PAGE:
In relation to those suffering from Mental Health issues early diagnosis would obviously be beneficial and the way to overcome the problems are multi-layered. It is a myth to say that having Mental Health issues has to be a lifelong condition and is untreatable in all cases. There are many other myths which permeate through including the idea that Mental Health problems are ‘uncommon’, that they are purely biological or genetic in nature; and even that those with Mental Health problems should be able to handle and resolve matters themselves as otherwise they are weak! The latter is clearly both unfair and inaccurate.

The treatment can include medication, input from support team members including approved Mental Health Act professionals, Social Workers, CPNs, Assertive Outreach members, GPs and community based recreational groups. It can be seen that the support is potentially very extensive and can act as a wrap around to buffer, protect and help those overcome the Mental Health problems that they are encountering.

Resources of course are always an issue in the NHS and statutory sector but hopefully this does not act as a blockage for those to get the support that they truly need.

Awareness is ultimately the key and there has been a lot more proactive information available including the Time to Change campaign which has done some fantastic work in raising the profile and helping to break stigma (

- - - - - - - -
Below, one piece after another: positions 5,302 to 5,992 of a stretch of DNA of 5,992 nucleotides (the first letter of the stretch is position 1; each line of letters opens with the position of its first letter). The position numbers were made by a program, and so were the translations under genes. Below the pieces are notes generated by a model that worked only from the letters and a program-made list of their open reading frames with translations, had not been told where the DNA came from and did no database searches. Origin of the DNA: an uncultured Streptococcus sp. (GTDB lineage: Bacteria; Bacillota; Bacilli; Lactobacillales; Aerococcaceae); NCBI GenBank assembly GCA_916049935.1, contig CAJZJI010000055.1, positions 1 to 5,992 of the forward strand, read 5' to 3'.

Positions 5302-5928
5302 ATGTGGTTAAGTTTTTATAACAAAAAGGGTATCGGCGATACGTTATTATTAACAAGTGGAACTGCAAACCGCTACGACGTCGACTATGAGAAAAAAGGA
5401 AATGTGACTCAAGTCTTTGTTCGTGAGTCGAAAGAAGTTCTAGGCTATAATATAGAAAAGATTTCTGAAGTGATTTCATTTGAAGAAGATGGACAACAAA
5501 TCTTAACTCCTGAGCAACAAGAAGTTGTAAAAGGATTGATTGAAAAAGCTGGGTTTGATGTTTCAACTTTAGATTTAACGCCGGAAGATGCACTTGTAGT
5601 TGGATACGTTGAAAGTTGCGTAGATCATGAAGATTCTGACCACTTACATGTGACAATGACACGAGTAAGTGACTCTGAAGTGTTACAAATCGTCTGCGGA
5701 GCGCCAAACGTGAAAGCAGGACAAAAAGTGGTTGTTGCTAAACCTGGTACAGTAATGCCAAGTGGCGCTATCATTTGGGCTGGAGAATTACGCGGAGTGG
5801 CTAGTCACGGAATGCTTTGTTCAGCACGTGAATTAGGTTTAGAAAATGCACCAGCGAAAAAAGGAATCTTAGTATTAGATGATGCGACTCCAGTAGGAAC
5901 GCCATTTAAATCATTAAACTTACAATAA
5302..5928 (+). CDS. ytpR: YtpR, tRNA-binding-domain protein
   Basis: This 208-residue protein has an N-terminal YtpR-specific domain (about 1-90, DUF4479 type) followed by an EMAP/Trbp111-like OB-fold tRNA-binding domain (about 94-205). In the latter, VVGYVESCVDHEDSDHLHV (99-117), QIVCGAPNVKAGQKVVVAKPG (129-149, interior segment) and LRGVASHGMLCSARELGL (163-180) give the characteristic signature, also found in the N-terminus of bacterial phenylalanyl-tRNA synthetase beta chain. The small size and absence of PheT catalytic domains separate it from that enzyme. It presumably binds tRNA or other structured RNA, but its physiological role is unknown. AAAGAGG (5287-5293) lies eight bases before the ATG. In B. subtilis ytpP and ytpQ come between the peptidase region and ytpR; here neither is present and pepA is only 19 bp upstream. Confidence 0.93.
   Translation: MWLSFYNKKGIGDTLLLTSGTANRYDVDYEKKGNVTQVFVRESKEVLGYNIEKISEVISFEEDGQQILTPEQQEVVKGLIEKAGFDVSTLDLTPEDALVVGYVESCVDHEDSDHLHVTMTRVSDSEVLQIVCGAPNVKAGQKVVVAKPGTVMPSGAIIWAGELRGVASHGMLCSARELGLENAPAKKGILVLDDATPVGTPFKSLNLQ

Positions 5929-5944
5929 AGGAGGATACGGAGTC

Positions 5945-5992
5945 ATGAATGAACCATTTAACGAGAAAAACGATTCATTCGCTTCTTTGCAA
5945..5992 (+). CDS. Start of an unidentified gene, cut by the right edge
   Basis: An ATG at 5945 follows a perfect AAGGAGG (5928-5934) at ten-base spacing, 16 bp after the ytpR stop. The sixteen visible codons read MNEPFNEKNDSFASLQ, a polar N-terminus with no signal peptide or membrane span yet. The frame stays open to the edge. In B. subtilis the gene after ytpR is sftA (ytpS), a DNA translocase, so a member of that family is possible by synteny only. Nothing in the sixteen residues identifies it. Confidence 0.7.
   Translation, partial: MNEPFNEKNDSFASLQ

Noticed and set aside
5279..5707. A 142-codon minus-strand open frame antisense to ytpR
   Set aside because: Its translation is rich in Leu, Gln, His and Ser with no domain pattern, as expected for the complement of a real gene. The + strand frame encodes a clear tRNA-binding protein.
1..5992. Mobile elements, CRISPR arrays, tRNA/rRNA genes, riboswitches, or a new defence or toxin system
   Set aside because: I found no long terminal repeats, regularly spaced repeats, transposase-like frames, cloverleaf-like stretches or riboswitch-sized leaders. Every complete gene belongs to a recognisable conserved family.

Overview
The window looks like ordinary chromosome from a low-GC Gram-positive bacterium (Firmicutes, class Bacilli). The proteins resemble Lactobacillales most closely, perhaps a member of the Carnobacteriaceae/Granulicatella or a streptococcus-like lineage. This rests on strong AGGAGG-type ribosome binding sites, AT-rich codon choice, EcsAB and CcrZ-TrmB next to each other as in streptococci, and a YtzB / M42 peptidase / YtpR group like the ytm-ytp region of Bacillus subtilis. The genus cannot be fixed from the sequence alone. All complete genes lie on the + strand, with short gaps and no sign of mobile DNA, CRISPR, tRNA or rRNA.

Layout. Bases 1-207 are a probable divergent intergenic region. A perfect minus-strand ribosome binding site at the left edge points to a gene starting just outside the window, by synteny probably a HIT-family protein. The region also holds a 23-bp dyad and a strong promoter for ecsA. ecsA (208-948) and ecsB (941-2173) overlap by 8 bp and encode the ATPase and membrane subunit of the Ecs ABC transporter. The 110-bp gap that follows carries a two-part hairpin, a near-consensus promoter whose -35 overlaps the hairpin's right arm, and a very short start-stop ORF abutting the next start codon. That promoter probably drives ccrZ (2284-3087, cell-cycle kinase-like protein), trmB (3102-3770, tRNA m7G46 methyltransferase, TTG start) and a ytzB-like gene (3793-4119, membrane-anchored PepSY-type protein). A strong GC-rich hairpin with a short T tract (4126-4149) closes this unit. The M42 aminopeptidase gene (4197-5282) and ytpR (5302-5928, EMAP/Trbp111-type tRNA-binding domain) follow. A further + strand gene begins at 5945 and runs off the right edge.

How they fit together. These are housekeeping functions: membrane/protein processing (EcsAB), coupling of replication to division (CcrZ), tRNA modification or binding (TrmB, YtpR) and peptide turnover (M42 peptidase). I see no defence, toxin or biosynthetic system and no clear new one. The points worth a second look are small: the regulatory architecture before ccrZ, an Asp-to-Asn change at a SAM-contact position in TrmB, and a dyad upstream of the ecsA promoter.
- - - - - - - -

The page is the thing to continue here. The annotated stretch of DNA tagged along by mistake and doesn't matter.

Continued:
Other National charities such as MIND, Rethink etc. continue to do some brilliant work in terms of awareness and fundraising efforts as well.

As a firm we host an annual fundraising event in Leicester and this year’s event was well attended with a presence from the Leicester branch of Time to Change. The event acted as a great forum for discussion, sharing information and making people aware of the importance of Mental Health and perhaps some of the support mechanisms that are out there.

The area of Mental Health ultimately remains challenging and difficult and the needs of those suffering these difficulties cannot be emphasised strongly enough. Together we can break down the issue of stigma and do our bit to provide support as ultimately support is a holistic responsible of all, not just the statutory sector or specialist Mental Health charities.

Some of the things that would be valuable include the following:-

  • Spending some time in trying to support a National Mental Health charity by becoming a member, supporting fundraising activities etc. e.g. MIND (, Rethink (, Alzheimer’s Society (, The Samaritans ( There are of course many other fantastic Mental Health charities.
  • Some amazing work is done by local Mental Health support groups and again the opportunity to get involved here remains open to all by volunteering, fundraising and raising awareness of the work that they do locally.
  • The Time to Change campaign has done some amazing work and supporting their efforts on social media and events which take place nationally would be invaluable (
  • Look at supporting somebody with Mental Health difficulties that you may know personally or through local voluntary services as opportunities no doubt will be available. Helping somebody at this time of need can make an amazing difference.

The above are suggestions but clearly there are other ways that help can be provided in this area. There is no doubt that Mental Health issues are going to remain a significant factor going forward within our community nationally and I would reiterate that awareness and support will remain key issues. Lets see if we can all continue to breakdown the barriers and stigma which exist in the area of Mental Health.


Ranjit Thaliwal
Specialist Mental Health Law Solicitor
Thaliwal & Co Solicitors